The Enemy in Pink
My heart was pounding out of my chest. I took a few deep breaths and lifted my head slightly so that I could see what was outside. Had the enemies found our location? We had been so careful.
It was a quiet Saturday morning in August. The sun climbed up the sky and streaked through the bedroom windows. I was busy giving out orders to everyone else in the room. They were speechless, something that always frustrated me. Despite their silence, they got right to work making food and changing clothes. There was a loud noise outside. I jumped at the sound and crawled over to the window and sat beneath it keeping my head low.
This was a new territory for me and I did not know the landscape. My heart was pounding out of my chest. I took a few deep breaths and lifted my head slightly so that I could see what was outside. Had the enemies found our location? We had been so careful.
I watched as two enemy forces were fast approaching on their vehicles. They immediately spotted my brother and closed in on him. Surrounding him, he was trapped and outnumbered.
I watched as they questioned him. They were too far away so I could only make out mumbled noises and couldn’t hear what they were saying. They looked angry and one of them, the girl, glanced over at the house. I quickly ducked down so that she would not see me. My chest was tight with anxiety. I looked around the room for a weapon. I found the only rifle we had and secured it to my chest. I knew I only had one shot. We didn’t have any more ammo and had barely any supplies here. We were not prepared for an invasion.
I looked out again to check on my brother. He looked scared as he answered their questions. He was out there, exposed and alone. He should have stayed inside and waited until dark. He never listens to me.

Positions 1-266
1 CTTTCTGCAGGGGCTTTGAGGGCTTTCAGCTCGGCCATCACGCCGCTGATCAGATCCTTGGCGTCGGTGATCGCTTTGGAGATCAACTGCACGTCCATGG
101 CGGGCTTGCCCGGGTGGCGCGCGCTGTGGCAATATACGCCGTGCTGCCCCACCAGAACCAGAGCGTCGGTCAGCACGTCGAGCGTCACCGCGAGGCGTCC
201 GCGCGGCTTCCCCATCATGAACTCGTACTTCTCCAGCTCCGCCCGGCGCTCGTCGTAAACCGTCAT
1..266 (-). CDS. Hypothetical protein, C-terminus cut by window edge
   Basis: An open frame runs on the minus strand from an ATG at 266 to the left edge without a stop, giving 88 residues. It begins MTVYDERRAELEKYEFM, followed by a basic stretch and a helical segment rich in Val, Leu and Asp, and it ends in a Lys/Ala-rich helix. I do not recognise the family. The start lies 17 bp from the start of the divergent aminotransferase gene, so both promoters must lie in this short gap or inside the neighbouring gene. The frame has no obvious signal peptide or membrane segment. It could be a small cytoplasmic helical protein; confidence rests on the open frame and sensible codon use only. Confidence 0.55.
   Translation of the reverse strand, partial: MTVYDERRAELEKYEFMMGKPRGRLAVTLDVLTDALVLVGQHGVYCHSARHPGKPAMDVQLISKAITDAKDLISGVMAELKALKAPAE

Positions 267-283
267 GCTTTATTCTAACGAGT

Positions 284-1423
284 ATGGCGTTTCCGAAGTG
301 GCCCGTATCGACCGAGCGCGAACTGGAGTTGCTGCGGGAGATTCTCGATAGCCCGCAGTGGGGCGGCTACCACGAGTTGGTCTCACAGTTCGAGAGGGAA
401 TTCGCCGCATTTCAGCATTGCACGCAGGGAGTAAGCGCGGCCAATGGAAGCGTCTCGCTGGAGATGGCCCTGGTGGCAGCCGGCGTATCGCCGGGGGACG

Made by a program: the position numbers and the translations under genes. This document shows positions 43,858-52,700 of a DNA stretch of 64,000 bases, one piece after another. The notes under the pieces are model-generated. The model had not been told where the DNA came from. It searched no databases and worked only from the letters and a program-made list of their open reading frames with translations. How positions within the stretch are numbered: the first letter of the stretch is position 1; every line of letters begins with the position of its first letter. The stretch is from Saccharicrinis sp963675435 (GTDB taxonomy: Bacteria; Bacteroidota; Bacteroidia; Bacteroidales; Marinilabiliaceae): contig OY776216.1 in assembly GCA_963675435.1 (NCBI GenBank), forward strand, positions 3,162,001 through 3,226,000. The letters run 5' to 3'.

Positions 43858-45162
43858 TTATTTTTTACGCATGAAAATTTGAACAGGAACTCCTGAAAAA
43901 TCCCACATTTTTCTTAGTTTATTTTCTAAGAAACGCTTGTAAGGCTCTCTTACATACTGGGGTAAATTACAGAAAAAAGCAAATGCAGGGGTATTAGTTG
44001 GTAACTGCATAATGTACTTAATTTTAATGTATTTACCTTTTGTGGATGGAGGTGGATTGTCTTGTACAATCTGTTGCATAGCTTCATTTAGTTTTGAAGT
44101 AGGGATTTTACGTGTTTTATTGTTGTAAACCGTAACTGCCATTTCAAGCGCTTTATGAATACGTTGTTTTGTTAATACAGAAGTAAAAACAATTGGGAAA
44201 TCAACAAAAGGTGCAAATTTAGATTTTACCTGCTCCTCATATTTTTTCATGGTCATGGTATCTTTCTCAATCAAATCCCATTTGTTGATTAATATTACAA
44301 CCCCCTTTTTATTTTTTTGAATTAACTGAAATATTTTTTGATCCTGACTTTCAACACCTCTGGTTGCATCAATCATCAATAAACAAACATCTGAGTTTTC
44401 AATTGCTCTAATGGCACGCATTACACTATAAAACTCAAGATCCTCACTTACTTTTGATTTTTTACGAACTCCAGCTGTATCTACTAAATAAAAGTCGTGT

Just as I was preparing to point my rifle out the window to provide back-up to my brother, they started heading in the direction of the house. That traitor--he gave away my position. I was so angry. My instincts told me that he couldn’t be trusted under pressure.
I ran over and tried to barricade the bedroom then looked out the window and saw them approach the front door. They pushed their way inside. I had little time to think. All I could do was ready myself in the room next to an old bookcase. There were two loud knocks on the door. I froze.
The door flew open.
“Kristin, Julie is here to meet you. She lives in the neighborhood and is your age.” my Mom said.
No. They found me. The girl called Julie timidly walked into the room and smiled wickedly at me. My brother (the traitor) and another boy stood in the hall behind her.
“Hi, I’m Julie.” She said suspiciously.
I panicked and ran right past her. I flew down the stairs as fast as my legs could take me. Just when I thought I was safe, I heard footsteps land behind me and saw a flash of pink fabric.
“Be my friend! Be my friend!” Julie screamed behind me, chasing me down the stairs.
What was this lunatic thinking? I ran through the hall and quick-thinking brought me into the sunroom. I closed the doors and quickly locked them behind me. Terrified, I sat down in the corner of the room with my arms wrapped around my legs. My eyes were closed and tears were streaming down my face.
I heard the girl, Julie, finally give up and leave.
I didn’t know it at the time, but I had just been introduced to my best friend.
This is the true story of how I met my best friend, Julie*. We were four years old. I had just moved into the neighborhood and I didn't have any friends yet—but I had a wild imagination. I was sitting in my bedroom, playing with my Barbie dolls and noticed some kids outside that were on a bike ride and had stopped to talk to my brother. My brother invited Julie and her brother in because Julie was my age and he thought we could meet before school started that year. To me, it really felt this way inside of my mind. I remember feeling terrified like I was in an action movie. I am so glad she didn’t give up on me. We are still best friends today and laugh about the story of how we first met.
*I've changed her name to protect her privacy.